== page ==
And again, we read in Mark's version,
"For in those days shall be affliction, such as was not from the beginning of the creation which God created unto this time, neither shall be. 20 And except that the Lord had shortened those days, no flesh should be saved: but for the elect's sake, whom he hath chosen, he hath shortened the days" (Mark 13:19-20).
By Jesus' own words, this tribulation is associated timewise to the abomination of desolation foretold in Daniel's writings (note Matthew 24:15 and Mark 13:14).
But the Book of Daniel mentions the abomination of desolation twice--Daniel 8:13 and 9:27. These should not be confused. The former abomination of desolation (foretold by an unnamed angel) was the same as the prophecy of an abomination of desolation that was fulfilled during Antiochus Epiphane's Seleucid rule (165-165 B.C.). This has to be taken for granted. Why? Simply because one event was well behind Jesus and the Apostles, but the latter prediction (found in Daniel 9) was historically in front of them. But what is difficult and worrisome in Daniel 9:26 is that the death of the Messiah and the Fall of the city happen basically back-to-back (but in real life they do not!).
With Interruption, Or Without Interruption--How Was The Seventieth Week’s Fulfillment to be Understood?
Many assume (without warrant) that the gap/ no-gap conundrum is a very recent development; it is not. How do we know this? We know this by the questions the Rabbis put to Jesus. The questions they posed to him tell us a lot about their assumptions and how they understood, not only Daniel 2, but also chapter 7 and 9. From reading Daniel 9 alone it is clear that the Messiah comes and the fall of Jerusalem happens right away--well, at least that is how it reads! And this is how the Rabbis understood it; this is how the Apostles understood it and this is how the Zealots understood it. This is why the Pharisees thought that the kingdom of God would appear immediately (Luke 19:11). This is why, ten days before Pentecost the Apostles asked Jesus, “Lord, will you at this time restore again the kingdom to Israel” (Acts 1:6). This is why the Zealots--when Menahem was unexpectedly killed at the beginning of the First Great War--thought it was fateful but perfectly timed as the prophecy placed the death of the Messiah on the Eve of the Destruction of Jerusalem--or so it seemed.
Luke 21 and “the Times of the Gentiles”
Daniel 7s Beasts and the Prolonging of Their Lives/Carried Away Captive into All Nations
Near the top of this essay we discussed those refugees and militants and other survivors that swelled the ranks of the Diaspora. Let us return to them once again. Now, in regard to what Jesus foretold as the fate of his generation, his contemporaries; the fate of their city; the end of their age; their hopes and misguided Messianic fervor, wars and ambitions, here is a temptation to want to place all one's weight on one particular version of a text. Matthew 24 is such a favorite. But Luke 21:24 has interesting clauses absent in Matthew and Mark's version. These clauses in Luke 21, when read carefully, are a very, very powerful witness to our allegations about Jesus and what he knew about any Second Jewish Revolt.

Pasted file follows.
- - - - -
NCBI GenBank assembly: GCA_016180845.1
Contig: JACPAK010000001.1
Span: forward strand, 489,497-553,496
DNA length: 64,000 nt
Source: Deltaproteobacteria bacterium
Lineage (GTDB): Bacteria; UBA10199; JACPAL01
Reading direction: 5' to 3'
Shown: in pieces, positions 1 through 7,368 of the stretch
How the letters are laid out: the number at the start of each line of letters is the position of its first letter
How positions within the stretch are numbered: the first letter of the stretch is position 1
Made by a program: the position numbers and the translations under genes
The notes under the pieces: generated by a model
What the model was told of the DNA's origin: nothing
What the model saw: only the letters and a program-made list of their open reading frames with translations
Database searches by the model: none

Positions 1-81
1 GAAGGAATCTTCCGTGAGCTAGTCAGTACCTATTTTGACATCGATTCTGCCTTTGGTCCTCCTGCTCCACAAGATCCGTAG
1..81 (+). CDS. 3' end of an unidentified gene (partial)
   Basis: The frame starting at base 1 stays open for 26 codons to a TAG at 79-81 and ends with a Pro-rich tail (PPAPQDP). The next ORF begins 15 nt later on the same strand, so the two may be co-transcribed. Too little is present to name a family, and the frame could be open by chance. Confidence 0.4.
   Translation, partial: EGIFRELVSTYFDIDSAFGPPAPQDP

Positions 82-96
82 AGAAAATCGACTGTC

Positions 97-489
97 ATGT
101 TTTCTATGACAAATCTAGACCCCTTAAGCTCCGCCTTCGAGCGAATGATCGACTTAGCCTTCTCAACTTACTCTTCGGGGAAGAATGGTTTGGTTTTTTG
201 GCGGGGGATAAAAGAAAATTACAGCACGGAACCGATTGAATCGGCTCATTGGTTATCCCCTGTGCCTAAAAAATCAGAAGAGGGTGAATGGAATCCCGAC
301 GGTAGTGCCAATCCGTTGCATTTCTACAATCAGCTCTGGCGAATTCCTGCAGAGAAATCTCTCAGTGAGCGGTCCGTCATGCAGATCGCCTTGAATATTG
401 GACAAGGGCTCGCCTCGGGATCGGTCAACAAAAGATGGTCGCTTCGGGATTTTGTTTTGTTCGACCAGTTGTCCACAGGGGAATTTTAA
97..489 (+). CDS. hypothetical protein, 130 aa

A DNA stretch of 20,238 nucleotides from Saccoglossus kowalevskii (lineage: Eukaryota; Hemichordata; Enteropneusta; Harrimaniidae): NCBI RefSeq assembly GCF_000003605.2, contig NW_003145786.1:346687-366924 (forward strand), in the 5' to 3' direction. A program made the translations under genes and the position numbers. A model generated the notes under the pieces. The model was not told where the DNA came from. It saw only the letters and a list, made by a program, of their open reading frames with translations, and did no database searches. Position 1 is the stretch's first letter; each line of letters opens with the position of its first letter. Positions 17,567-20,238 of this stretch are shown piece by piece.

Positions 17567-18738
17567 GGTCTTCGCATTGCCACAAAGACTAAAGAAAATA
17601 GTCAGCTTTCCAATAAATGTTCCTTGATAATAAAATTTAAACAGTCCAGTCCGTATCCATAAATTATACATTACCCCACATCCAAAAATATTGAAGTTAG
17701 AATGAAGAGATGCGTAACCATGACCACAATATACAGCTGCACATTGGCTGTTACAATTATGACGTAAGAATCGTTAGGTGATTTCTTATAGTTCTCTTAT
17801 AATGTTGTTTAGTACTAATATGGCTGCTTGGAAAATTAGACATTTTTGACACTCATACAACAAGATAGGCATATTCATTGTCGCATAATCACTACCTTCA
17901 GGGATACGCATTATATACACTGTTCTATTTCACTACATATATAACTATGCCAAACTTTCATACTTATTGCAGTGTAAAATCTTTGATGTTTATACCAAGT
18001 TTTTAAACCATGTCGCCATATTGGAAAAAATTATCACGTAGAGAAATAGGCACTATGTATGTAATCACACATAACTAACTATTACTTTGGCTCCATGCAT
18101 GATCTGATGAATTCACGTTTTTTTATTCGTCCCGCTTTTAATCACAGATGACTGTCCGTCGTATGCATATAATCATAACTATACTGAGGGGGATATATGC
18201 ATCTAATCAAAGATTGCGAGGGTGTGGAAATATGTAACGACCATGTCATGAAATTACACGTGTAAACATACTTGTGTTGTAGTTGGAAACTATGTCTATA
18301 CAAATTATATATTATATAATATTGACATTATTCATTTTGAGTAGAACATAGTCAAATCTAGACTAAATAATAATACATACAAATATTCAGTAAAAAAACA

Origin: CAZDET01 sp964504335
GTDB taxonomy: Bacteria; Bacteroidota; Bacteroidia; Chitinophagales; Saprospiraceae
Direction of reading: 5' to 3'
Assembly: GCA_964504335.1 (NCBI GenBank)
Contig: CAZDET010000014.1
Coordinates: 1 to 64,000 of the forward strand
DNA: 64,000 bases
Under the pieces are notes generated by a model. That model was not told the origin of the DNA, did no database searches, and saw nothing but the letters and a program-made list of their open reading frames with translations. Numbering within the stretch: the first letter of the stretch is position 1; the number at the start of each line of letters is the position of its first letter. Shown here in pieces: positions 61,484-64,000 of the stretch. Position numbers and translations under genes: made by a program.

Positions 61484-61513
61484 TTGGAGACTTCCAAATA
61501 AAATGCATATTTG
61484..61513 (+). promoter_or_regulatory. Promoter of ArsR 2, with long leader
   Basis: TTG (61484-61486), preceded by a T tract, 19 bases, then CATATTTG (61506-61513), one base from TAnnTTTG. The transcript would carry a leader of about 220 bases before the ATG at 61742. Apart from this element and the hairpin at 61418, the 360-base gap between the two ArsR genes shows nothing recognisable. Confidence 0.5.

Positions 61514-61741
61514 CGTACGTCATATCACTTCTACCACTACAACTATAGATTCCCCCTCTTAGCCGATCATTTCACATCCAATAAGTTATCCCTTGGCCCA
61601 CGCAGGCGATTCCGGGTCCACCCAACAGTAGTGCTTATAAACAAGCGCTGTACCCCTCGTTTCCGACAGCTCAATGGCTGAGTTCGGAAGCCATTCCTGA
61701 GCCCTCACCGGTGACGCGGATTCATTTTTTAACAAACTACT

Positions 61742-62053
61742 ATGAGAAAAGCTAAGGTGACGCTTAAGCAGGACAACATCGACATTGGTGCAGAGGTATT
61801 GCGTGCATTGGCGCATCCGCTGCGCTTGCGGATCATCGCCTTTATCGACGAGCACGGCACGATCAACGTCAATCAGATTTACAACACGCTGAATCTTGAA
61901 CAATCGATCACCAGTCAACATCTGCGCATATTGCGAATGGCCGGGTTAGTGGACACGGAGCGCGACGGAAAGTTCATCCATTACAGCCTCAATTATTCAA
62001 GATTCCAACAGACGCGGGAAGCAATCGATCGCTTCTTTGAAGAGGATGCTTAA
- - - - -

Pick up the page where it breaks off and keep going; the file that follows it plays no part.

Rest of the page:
In Luke's version of the Olivet Discourse we hear Jesus say,
"And when ye shall see Jerusalem compassed with armies, then know that the desolation thereof is nigh. 21 Then let them which are in Judaea flee to the mountains; and let them which are in the midst of it depart out; and let not them that are in the countries enter thereinto. [22 For these be the days of vengeance, that all things which are written may be fulfilled.]
23 But woe unto them that are with child, and to them that give suck, in those days! for there shall be great distress in the land, and wrath upon this people.
24 And they shall fall by the edge of the sword, [and shall be led away captive into all nations: and Jerusalem shall be trodden down of the Gentiles, until the times of the Gentiles be fulfilled"] (Luke 21:20-24).
In the above quote we think the bracketed verses are important clauses--clauses that we do not find in either Matthew 24 or Mark 13. The first of these clauses tell us what Full Preterists maintain: All things written had to be fulfilled in connection with the Destruction of Jerusalem. But as far as the second clause is concerned, we differ on how the times of the Gentiles played out in real life. Were the times of the Gentiles fulfilled exactly WITH the Destruction of Jerusalem or SOMEWHAT after it? In other words, were the days of vengeance fulfilled exactly by A.D.70? Was Jerusalem trodden down by the Gentiles only from 66-70 with no new or nearby contests in the foreseeable future? We believe the "times of the Gentiles" has reference to disenfranchised Jews and the multitude of God-fearing Gentiles from Babylon, Medeo-Persia and the Grecian empires contesting the results of A.D.70 AFTER A.D.70 but within the lifetime of the generation of those who were alive in Jesus' day. If one wonders how we could support such an idea, Daniel 7:12 is a good place to look; there it tells us the Fourth Kingdom would be destroyed FIRST and THEN the other three WOULD HAVE THEIR LIVES PROLONGED FOR A SEASON AND A TIME. Our contention is that Gog and Magog represents the termination of the Babylonians, Persians and Grecians AFTER the A.D. 70 demise of the failed coup d'etat to take the promised kingdom of God by force.